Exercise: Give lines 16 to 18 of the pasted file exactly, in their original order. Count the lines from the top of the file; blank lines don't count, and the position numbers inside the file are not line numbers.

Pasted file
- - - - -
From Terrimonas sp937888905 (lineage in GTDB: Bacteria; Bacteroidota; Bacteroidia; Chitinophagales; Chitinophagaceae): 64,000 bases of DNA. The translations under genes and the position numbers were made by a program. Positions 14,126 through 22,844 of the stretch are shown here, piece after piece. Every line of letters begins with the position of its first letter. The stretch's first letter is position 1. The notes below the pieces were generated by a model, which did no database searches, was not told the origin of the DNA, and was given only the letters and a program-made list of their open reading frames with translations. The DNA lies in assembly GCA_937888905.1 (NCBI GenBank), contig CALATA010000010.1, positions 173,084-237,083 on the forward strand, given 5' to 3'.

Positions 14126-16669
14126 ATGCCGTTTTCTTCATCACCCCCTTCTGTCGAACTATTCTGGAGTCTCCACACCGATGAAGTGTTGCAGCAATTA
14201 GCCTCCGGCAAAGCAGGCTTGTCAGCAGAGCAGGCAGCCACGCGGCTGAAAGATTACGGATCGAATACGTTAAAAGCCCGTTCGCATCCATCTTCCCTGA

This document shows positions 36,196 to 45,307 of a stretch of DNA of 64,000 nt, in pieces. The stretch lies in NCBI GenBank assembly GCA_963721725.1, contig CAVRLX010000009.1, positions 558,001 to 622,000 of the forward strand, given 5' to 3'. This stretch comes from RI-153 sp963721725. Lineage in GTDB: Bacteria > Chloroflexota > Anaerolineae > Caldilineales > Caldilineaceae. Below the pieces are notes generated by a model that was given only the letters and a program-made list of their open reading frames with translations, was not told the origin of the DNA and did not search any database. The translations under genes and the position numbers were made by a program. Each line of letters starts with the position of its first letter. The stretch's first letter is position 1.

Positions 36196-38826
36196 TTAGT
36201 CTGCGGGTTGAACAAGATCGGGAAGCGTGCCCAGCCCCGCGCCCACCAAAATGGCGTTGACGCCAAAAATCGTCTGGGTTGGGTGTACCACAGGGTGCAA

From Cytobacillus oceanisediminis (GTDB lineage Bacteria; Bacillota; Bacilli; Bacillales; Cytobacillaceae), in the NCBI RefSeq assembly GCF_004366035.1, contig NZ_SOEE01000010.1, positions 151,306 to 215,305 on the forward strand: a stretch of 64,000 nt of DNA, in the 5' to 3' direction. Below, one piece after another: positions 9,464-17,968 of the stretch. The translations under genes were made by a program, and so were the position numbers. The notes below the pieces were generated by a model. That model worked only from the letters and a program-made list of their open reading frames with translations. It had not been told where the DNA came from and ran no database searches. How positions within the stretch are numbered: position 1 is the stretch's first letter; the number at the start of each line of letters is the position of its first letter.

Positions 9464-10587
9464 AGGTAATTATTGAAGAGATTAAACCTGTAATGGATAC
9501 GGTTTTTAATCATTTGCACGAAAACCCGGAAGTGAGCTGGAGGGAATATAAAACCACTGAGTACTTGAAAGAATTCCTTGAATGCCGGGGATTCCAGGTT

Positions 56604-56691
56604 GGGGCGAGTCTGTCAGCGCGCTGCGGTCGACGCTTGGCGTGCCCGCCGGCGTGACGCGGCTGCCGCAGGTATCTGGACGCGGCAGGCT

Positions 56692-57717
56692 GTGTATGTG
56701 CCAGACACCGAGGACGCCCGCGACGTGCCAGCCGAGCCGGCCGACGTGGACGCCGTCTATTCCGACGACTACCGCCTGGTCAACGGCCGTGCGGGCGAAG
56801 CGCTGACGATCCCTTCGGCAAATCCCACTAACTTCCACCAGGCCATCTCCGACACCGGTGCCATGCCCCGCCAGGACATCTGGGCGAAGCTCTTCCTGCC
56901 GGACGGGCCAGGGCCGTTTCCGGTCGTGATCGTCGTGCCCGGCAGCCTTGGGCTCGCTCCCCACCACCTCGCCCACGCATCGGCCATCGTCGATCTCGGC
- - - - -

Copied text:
56692 GTGTATGTG
56701 CCAGACACCGAGGACGCCCGCGACGTGCCAGCCGAGCCGGCCGACGTGGACGCCGTCTATTCCGACGACTACCGCCTGGTCAACGGCCGTGCGGGCGAAG
56801 CGCTGACGATCCCTTCGGCAAATCCCACTAACTTCCACCAGGCCATCTCCGACACCGGTGCCATGCCCCGCCAGGACATCTGGGCGAAGCTCTTCCTGCC